Text Messages and Your Teen
Teenagers across the country have gone text crazy. According to a report in the New York Daily News, text messages have now become the main way teenagers communicate with each other, trumping out phone calls, Facebook, and the “old fashioned” face-to-face conversation.
The average teen will send between 60 and 100 text messages a day. That’s over 1,800 texts a month!
Teens have created a whole new language for text messages, dropping out vowels and substituting numbers to shorten their words. The language has seeped into their tweets on Twitter or their statuses on Facebook. Occasionally a text word or two might show up in their high school essays.
Teenagers also face a new crisis: sending texts in their sleep. With text messages arriving all times of day or night, more and more teens are finding themselves replying to texts at 3 a.m. or sending a question to a friend before the sun comes up.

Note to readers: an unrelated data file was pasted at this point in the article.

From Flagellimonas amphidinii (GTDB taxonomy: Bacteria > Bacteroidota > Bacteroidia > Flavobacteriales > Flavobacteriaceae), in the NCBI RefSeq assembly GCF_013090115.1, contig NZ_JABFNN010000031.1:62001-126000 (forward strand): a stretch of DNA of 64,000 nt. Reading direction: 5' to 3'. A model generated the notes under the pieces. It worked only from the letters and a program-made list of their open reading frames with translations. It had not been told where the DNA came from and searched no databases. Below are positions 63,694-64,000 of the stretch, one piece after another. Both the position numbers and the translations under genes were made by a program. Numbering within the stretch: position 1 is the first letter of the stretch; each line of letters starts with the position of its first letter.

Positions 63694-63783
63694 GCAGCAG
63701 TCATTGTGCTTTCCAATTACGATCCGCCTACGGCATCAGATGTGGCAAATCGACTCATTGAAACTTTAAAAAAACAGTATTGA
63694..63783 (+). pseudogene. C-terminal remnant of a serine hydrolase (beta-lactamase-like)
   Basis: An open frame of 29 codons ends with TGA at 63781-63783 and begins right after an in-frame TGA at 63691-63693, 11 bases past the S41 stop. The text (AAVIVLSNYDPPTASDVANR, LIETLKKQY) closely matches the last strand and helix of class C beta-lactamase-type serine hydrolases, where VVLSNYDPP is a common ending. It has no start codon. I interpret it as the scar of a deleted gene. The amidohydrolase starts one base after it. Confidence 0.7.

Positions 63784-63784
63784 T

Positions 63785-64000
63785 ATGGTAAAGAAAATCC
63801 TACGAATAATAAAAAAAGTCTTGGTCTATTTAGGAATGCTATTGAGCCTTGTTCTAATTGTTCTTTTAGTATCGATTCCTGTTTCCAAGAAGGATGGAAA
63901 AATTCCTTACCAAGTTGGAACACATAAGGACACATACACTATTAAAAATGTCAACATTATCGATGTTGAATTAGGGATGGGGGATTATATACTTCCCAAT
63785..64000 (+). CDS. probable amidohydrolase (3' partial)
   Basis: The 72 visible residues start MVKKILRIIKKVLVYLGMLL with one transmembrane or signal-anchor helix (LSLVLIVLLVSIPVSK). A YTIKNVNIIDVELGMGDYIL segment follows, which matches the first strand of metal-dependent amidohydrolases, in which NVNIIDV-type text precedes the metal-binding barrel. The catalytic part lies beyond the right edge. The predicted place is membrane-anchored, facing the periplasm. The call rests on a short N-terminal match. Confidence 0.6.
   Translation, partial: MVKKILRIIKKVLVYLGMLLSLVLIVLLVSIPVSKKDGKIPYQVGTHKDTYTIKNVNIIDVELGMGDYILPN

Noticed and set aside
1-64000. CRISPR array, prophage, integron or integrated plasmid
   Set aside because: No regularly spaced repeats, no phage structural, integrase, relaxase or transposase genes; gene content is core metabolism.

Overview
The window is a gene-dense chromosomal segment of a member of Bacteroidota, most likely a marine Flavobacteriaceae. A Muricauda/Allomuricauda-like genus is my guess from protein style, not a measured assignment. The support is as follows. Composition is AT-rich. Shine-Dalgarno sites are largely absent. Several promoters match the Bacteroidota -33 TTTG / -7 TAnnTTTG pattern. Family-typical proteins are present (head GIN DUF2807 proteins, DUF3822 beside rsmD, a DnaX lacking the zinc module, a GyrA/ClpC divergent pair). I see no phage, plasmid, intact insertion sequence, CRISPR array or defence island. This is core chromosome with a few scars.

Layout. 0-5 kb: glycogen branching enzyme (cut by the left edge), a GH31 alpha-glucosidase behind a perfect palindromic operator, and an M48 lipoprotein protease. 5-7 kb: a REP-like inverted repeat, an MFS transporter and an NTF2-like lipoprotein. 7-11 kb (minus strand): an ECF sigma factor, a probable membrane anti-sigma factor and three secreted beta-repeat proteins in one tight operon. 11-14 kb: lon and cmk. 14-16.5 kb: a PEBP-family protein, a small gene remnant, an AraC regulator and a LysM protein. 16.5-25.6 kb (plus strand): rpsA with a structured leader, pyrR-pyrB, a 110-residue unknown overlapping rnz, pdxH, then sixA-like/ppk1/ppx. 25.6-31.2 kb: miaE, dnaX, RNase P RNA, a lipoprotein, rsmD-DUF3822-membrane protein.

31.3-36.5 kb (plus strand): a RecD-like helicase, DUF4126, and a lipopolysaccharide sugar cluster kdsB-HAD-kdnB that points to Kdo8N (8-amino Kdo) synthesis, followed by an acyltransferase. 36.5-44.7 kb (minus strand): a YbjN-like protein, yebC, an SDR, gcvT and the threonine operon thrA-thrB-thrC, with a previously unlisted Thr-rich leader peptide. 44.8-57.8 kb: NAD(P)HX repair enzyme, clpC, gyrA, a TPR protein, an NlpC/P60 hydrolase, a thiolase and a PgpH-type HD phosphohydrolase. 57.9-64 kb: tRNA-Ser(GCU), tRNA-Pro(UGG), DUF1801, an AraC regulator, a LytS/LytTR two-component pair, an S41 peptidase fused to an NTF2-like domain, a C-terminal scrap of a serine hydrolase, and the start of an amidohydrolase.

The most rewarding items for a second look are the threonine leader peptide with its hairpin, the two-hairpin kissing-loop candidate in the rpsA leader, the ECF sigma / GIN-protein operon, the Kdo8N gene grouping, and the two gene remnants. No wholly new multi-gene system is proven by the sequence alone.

These teens are so attached to their cell phones that many say they would give up television, newspapers, or magazines for 24 hours but would never give up their phones.
These cell phones serve as their constant source of information. They are no longer seen as a luxury but as a necessity.
As more teens fire out text messages (some at the speed of one text every 90 seconds) parents are left to wonder:
- How restrictive should a parent be on their teenager’s texting habits?
- What will the bill look like?
- Who is my teenager texting with?
- Can it be good for his/her health?
- What does the future of text messaging hold?
As with all technology, only time will tell.
- 63% of teens communicate via text on a daily basis.
- 43% of teens say the reason they have a cell phone is to text
- 18 to 24 year-olds use the most minutes
- African-American teens send the most texts
- Girls send more texts than boys
- 31% of teens say they never talk on the phone on a landline
- 23% of 12 to 17 year-olds own a Smartphone
- 52% say cell phones are the new form of entertainment
- 80% say cell phones give a sense of security